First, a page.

Sex issues, training and research visibility seen as challenges for women in psychology

August 06, 2000

Issues such as counselors having sex with former patients, multiculturalism, graduate training and more visibility for research on women's issues are among the challenges facing women as psychology enters a new century, a University of Illinois professor says.

"There are some important projects begun previously that deserve our attention in the 21st century, nay demand our attention," Helen S. Farmer said in a speech Aug. 7 at the 108th annual meeting of the American Psychological Association in Washington, D.C. "One of these is the ethical issue of whether or not sex with former clients should be revisited and a strong case made with the APA Ethics Committee."

Farmer was the 1999 Woman of the Year for the APA Division 17 Section for the Advancement of Women (SAW). In her speech, she reviewed the progress of women in psychology since the division formed a committee to study women's issues in 1970, and she provided challenges for the next 30 years.

The 1992 ethics code required psychologists "to not engage in sexual intimacies with a former patient or client for at least two years" after services end, she said. "It is important to observe and document how well this wording has served to protect women clients from sexual exploitation."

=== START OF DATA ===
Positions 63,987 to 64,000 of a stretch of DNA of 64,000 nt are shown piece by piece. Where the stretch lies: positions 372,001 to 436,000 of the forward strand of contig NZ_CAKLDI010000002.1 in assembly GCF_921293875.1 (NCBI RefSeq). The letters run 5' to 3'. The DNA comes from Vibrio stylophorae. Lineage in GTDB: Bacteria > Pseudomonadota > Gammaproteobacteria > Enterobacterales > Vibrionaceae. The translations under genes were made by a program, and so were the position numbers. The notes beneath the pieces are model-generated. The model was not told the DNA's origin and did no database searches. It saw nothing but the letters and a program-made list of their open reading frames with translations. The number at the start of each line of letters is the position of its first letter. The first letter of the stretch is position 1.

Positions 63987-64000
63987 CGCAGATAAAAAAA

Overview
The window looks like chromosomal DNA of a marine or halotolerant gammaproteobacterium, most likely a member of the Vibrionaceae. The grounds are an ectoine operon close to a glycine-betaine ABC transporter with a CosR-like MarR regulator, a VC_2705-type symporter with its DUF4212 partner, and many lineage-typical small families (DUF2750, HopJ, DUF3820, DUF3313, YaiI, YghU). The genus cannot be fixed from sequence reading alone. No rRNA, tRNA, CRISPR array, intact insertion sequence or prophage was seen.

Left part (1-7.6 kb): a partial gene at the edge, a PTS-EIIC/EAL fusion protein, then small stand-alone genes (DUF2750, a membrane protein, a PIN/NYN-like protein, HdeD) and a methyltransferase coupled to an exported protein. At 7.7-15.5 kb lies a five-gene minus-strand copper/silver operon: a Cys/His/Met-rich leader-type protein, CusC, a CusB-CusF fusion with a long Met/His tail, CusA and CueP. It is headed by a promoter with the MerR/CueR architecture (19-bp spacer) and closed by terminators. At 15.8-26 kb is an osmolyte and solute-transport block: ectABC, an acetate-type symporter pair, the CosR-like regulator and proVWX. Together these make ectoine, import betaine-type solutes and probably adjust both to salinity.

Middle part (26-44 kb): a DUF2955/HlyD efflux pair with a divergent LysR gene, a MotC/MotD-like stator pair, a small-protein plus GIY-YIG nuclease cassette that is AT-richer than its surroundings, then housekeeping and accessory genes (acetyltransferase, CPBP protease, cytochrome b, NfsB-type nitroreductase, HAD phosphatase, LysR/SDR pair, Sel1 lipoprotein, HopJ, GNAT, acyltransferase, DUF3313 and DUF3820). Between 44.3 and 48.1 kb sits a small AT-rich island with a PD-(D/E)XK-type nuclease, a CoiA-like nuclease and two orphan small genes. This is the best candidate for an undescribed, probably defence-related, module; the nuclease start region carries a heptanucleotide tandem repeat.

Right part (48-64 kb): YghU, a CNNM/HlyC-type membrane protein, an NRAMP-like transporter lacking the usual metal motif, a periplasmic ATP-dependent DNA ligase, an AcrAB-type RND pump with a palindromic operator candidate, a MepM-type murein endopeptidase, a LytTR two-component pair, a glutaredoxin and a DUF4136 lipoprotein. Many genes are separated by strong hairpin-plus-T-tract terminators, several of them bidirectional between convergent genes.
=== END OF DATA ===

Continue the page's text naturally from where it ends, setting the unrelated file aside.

Farmer noted that sexual misconduct was involved in 18 of 31 cases that ended with loss of professional licensure in 1998. Annual reports of the APA Ethics Committee for other years in the 1990s, she said, suggest that "sexual misconduct in the counseling of women has not necessarily been reduced."

The issue, she said, also should be part of a review of current training practices for students studying counseling psychology. Farmer called on the SAW to identify "gaps in graduate training programs and in our competencies related to professional service for counseling women, especially as we confront the challenge of integrating multicultural competencies into feminist counseling."

The issue of multiculturalism in the field came into focus at the SAW'S Advancing Together Conference in 1998, when minority women "felt at various times alienated, marginalized and silenced, especially in work groups," she said, quoting from a 1999 article by SAW Chairwoman Lauren Weitzman. The problem, Farmer said, "may well dominate the 2000-2010 years for SAW."

Farmer called for more recognition of women's efforts in psychology, suggesting more representation on APA committees, that the SAW establish an annual award to recognize women's scientific contributions, and that the SAW form its own journal devoted to female counseling issues.

She also noted the United Nations Women's Conference held in May, when trafficking in women for sex and the impact of AIDS were named as two primary world health issues for women. "The challenge for SAW," she said, "is to keep in touch with emerging concerns of women in the 21st century and to continue to address these in research, graduate training and professional practice."
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University of Illinois at Urbana-Champaign

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